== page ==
O fall the emotions arising from strategic arms control today, the most profound is disappointment. In this, as in little else in the vast realm of arms control, conservatives and liberals concur-conservatives for the failure of arms control to diminish the ever more ominous Soviet strategic buildup, liberals for its failure to diminish the ever more wasteful strategic "arms race."1
Few fields of human endeavor display as great a gap between what is hoped for and what has been realized as strategic arms control. Former Secretary of Defense Harold Brown said it best: "Measured against these glittering possibilities, the achievements of arms negotiations to date have been modest indeed, as are their immediate prospects. . . . In all, not much to show for 35 years of negotiations and 20 years of treaties."2
People of all ideological stripes bemoan this state of affairs. They long for a breath of fresh air in this all too stagnant endeavor. "Arms control theory is now at a dead end," Henry Kissinger recently observed. "The stalemate in negotiations reflects an impasse in thought."3 We should not have an impasse in thought. With a half-generation of experience, we should now have enough data to judge what in strategic arms control works and what does not. We ought to be able to glean what new approaches might offer. We should, for instance, complement traditional arms control with a new or refurbished approach: arms control without agreements. But first, four basic questions: What is the problem? What did we expect? What should we expect? How do we get there?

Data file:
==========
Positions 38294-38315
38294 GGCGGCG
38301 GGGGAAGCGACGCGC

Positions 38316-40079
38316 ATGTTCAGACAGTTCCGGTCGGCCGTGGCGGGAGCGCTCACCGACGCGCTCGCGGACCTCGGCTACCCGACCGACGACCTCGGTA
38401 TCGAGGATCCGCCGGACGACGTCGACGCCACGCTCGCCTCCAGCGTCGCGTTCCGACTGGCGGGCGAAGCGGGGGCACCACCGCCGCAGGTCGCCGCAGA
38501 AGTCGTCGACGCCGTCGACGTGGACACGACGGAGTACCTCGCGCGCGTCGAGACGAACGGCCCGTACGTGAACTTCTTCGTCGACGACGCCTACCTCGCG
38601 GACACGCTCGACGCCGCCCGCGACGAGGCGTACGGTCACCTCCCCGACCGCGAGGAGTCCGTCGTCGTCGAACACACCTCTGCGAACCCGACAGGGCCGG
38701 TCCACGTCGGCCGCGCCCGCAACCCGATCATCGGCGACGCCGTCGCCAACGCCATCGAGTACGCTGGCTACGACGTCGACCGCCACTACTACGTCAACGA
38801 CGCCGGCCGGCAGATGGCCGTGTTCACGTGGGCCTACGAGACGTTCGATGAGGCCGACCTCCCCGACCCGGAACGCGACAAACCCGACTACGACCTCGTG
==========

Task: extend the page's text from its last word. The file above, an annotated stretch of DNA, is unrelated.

At first glance, the problem seems clear: we have ratified no nuclear arms control agreement for more than a decade, and Moscow has furnished scant evidence that we can do so anytime soon.
But is this really the problem? Thinking it is stresses the existence of an arms agreement rather than its effect, a misplaced emphasis. For the objective is not an agreement for its own sake; were it so, an agreement could
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